On filing such certificate, in pursuance of law, the signers thereof, their associates and successors, shall be a corporation in accordance with the provisions of such certificate. [As amended by L. 1897, ch. 205, and L. 1901, ch. 436.)

*

OPINION OF PROF. CHARLES A. COLLIN AS to How to INCORPORATE LABOR

ORGANIZATIONS. Prof. Charles A. Collin, lately one of the commissioners of Statutory Revision, has, by special request, furnished to the bureau the following information as to the incorporation of labor organizations for benevolent and protective purposes:

“ Previous to 1895, the incorporation of workingmen's unions was aüthorized by the Laws of 1871, chapter 875. This act was repealed by the Membership Corporations Law (Laws of 1895, chapter 559), the provisions of which, by section thirty thereof, are made applicable to the incorporation of workingmen's unions. The Membership Corporations Law and the General Corporations Law are to be read together for the purpose of ascertaining the statutory provisions now regulating the incorporation and corporate administration of workingmen's unions, and together they furnisl substantially all of the statutory law upon this subject.

“ Incorporation is effected by filing certificates of incorporation in the offices of the Secretary of State and of the county clerk of the county in which the operations of the corporation are to be principally conducted. The certificates may be executed in duplicate original, each charter mem

*As to union labels see sections 15-16 of the Labor Law.

ber signing and acknowledging both originals, and a justice of the Supreme Court approving both originals, and by filing one of the originals in each of the two offices aforesaid; or, instead, by executing one original only and filing that in the office of the Secretary of State and filing a certified copy thereof in the office of the county clerk. When the filing is completed, the corporation is born.

“ There must be at least five charter members signing the certificate and as many more may sign as is desired. The signers may be either men or women, but must all be over twenty-one years of age; at least two-thirds of them must be citizens of the United States, and at least one of them must be a resident of this State.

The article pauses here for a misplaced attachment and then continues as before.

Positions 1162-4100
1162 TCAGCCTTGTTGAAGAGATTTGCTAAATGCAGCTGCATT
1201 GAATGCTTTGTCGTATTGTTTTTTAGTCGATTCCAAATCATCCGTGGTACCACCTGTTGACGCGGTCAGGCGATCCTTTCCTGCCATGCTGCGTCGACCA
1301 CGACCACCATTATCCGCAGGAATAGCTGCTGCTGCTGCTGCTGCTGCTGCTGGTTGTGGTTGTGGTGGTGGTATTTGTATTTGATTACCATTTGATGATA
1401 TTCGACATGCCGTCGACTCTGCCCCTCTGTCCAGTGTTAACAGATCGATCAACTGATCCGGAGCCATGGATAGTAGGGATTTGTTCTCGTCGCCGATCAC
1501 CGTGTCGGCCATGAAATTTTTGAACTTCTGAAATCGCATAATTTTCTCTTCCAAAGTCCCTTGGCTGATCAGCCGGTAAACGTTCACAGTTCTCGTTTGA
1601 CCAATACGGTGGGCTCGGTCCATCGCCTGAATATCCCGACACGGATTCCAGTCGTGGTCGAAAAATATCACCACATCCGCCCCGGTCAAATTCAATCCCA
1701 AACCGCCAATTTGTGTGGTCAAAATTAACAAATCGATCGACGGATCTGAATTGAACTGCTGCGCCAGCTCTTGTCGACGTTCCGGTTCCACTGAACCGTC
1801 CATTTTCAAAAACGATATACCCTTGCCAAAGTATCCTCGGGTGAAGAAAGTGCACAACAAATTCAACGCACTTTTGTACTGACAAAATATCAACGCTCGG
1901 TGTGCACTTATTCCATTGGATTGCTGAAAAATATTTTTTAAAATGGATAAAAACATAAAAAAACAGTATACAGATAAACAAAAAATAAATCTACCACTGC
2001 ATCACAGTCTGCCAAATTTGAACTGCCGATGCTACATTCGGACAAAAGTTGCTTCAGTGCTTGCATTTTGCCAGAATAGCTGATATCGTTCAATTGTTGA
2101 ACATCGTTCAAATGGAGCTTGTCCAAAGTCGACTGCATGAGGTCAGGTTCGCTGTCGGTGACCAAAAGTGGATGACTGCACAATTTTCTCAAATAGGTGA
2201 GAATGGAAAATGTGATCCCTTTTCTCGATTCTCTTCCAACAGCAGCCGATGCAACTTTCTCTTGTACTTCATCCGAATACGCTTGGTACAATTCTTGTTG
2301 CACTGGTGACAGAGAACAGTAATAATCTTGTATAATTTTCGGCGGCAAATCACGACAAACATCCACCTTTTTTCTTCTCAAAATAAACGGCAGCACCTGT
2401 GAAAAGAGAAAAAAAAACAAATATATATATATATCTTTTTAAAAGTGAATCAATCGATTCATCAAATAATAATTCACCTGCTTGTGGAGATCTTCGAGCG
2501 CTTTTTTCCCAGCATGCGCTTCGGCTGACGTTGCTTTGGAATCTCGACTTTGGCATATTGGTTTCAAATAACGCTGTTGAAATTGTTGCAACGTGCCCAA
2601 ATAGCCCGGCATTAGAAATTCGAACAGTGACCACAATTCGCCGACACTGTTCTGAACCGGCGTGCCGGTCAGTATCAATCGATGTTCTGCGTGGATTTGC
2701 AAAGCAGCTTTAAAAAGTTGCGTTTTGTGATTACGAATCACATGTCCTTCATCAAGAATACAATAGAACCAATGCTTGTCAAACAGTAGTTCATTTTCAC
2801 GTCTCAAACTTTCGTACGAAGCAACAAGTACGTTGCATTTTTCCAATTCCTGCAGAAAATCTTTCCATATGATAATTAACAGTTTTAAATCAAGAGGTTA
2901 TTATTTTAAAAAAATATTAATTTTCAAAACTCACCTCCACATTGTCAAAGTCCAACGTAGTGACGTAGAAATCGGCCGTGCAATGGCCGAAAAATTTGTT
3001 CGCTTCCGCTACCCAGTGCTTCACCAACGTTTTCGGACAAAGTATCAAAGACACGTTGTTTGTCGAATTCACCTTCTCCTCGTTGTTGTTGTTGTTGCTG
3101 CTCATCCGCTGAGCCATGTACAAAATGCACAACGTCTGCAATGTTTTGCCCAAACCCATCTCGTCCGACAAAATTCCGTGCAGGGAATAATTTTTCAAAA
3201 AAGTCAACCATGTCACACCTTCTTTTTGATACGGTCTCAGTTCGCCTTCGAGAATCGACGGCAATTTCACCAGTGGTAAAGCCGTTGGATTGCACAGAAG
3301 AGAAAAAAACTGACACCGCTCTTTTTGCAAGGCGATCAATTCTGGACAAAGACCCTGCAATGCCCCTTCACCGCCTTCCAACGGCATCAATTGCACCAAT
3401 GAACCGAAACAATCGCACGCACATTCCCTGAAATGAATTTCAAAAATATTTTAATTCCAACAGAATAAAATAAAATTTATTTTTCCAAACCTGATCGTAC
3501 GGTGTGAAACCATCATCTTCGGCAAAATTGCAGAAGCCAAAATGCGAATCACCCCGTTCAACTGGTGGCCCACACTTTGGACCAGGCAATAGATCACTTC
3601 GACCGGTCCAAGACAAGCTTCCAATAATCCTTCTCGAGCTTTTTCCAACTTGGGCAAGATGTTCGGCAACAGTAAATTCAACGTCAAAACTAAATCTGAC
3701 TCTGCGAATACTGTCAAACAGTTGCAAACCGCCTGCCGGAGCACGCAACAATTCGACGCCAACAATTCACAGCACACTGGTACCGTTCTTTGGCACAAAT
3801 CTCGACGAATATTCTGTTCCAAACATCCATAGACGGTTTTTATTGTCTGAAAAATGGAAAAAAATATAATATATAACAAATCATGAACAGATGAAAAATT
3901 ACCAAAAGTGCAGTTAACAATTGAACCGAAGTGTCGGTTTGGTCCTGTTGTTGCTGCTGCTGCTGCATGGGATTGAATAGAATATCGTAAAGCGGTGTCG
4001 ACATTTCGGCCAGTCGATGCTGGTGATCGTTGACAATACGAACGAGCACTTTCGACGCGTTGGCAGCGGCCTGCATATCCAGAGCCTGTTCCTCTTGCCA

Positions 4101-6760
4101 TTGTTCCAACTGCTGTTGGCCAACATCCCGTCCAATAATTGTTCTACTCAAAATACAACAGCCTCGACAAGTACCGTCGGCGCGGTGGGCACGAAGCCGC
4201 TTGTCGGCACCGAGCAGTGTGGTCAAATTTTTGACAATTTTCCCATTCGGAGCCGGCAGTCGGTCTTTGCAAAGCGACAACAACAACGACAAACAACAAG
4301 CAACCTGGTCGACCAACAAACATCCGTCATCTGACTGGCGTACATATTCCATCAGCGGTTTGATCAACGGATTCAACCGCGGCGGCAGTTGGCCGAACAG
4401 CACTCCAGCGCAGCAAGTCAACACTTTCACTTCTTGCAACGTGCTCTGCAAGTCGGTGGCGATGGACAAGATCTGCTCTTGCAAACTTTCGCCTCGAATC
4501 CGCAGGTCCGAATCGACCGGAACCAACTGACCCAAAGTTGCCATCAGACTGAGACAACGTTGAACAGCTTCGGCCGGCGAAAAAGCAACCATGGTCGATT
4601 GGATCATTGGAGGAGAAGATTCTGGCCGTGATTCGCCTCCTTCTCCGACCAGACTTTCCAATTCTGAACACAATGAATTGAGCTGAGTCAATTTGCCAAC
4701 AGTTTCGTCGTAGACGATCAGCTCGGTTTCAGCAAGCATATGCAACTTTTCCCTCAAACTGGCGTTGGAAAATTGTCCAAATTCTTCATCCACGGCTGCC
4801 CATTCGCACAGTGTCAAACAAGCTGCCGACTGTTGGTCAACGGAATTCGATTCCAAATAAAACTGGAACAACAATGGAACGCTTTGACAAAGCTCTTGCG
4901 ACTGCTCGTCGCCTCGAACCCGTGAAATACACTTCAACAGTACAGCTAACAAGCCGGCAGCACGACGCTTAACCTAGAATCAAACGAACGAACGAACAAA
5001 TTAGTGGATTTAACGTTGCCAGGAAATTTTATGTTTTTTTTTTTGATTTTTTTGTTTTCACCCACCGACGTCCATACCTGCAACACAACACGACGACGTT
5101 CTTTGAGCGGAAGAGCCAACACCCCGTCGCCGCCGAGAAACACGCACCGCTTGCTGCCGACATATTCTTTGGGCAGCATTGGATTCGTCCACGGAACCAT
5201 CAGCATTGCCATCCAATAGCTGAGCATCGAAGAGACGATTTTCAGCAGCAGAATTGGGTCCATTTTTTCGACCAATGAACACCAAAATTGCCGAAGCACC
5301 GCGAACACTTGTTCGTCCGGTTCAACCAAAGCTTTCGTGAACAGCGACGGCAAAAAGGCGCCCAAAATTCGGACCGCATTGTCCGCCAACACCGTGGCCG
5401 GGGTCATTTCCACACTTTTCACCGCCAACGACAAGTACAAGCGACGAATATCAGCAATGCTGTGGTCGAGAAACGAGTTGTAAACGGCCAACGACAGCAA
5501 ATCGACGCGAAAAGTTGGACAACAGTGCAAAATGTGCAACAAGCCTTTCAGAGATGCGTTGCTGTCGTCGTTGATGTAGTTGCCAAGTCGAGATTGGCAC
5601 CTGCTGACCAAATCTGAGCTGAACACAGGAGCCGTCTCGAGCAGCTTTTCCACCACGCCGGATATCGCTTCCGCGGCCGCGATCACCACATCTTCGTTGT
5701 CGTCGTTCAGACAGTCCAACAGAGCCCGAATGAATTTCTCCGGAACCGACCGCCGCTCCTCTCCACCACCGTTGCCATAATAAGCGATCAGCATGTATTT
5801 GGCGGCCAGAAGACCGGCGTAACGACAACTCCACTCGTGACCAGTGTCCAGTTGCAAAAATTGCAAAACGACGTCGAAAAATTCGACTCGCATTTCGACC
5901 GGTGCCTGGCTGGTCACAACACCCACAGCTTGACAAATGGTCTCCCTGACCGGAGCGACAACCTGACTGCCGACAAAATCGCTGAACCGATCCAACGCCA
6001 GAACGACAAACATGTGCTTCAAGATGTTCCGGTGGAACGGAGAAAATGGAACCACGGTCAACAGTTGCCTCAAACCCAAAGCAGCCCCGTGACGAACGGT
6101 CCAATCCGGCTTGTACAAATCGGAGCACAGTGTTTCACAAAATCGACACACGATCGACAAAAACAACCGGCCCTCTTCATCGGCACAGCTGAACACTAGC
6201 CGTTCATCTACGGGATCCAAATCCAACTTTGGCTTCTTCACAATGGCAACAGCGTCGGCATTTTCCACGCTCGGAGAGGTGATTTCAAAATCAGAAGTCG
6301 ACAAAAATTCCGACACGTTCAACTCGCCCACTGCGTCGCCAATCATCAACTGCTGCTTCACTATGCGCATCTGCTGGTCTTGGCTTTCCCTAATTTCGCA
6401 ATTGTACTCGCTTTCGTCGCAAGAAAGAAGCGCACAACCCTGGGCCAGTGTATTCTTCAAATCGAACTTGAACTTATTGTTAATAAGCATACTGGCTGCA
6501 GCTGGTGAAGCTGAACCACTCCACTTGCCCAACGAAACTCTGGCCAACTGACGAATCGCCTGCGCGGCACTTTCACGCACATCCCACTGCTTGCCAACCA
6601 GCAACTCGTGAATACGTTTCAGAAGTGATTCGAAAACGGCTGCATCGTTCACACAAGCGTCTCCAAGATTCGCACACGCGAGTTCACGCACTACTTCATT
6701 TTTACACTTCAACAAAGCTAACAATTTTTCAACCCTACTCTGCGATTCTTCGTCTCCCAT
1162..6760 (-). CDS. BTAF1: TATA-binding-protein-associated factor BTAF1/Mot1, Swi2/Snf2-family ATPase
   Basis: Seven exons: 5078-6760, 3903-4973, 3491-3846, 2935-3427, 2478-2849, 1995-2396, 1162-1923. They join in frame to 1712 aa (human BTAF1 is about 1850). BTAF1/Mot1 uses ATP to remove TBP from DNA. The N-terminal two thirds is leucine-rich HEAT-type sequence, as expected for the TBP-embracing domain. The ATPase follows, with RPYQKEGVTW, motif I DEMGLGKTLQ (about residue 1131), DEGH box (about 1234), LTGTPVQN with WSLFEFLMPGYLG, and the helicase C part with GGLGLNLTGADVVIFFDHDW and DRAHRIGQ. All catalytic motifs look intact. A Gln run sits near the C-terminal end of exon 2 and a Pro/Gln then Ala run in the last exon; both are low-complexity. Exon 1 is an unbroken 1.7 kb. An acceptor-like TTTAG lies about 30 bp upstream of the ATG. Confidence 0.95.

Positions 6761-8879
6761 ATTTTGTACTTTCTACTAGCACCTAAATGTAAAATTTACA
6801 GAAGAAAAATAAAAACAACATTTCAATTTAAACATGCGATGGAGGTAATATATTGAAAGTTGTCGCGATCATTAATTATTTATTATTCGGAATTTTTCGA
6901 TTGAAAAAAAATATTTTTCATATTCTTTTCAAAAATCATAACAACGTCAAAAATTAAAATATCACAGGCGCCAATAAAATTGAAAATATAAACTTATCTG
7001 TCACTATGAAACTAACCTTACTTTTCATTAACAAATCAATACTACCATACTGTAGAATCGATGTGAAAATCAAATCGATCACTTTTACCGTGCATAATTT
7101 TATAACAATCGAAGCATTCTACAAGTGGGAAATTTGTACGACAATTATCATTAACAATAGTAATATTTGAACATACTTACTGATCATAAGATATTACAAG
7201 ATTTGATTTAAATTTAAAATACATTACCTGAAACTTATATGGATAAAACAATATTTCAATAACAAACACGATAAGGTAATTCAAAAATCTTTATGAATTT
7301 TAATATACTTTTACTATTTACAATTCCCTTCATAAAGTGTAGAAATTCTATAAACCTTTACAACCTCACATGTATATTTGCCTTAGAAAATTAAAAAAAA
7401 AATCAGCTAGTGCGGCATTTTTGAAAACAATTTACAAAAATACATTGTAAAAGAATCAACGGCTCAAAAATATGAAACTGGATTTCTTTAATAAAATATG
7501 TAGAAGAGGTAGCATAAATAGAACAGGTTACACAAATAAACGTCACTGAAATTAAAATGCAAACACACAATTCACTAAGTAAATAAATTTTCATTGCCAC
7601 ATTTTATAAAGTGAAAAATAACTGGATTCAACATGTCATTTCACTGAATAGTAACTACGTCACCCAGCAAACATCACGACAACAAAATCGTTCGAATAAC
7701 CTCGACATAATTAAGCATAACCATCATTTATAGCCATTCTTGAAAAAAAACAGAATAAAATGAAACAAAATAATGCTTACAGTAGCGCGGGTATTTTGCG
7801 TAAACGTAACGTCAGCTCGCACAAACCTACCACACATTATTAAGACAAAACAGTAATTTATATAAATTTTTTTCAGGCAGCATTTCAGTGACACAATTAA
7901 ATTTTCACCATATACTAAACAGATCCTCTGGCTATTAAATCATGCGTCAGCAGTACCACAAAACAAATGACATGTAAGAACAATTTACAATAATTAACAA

“ The certificate must state: " (1) The particular objects for which the corporation is to be formed. In general, the objects to be stated may be any object other than the conduct of a business for the purposes of profit, except that the objects stated must not amount to co-operative insurance, or for building or mutual loan purposes. If co-operative insurance or mutual loan are among the objects proposed, incorporation must be under the insurance or banking laws.

(2) The name of the proposed corporation. The name chosen must not be the name of any existing corporation, nor so similar to the name of any existing corporation as to be calculated to deceive. This does not prevent the name being exactly the same except as to difference of locality or number. For instance, The Boilermakers' Union of Brooklyn' is not prohibited because there exists a corporation whose name is · The Boilermakers' Union of Buffalo.'. Neither would the name 'The Boilermakers' Union of Brooklyn, No. 21,' be prohibited because there already existed a corporation whose name was "The Boilermakers' Union of Brooklyn, No. 20.'

(3) The territory in which its operations are to be principally conducted. Such territory may either be a city, village, town, county, the entire State, or the United States and England, or one or more specified foreign countries.

“ (4) The town, village, city or county in this state, in which its principal office is to be located, if it be then practicable to fix such location. This does not require the actual location of an office in a room or building, nor the occupation or the renting of a building or of any room thercin for the purposes of an office. The term 'office of a corporation,' as used in the statutes, means either its principal office within the State or the town, village, city or county within the State in which its operations are to be principally conducted, and the designation of any such town, village, city or county will be sufficient designation of the principal office. In other words, the general headquarters of the union is its principal office within the meaning of the statute.

“ (5) The number of its directors, which must be at least three and not more than thirty.

(6) The names and places of residence of the persons to be its directors until its first annual meeting. At least two of the directors so named must be residents of this State.

(7) The times for holding its annual meeting. “ (8) The certificate may contain any other provision for the conduct of the affairs of the corporation or any limitation upon its powers or upon the powers of its directors which does not exempt them from the performance of any obligation or duty imposed by law.

“ The certificate must be acknowledged by each signer before a notary public, justice of the peace, commissioner of deeds, judge, mayor, recorder of the city or other officer authorized to take the acknowledgements of deeds, and must be approved by a justice of the Supreme Court before it can be filed. “ The certificate may be in the following form: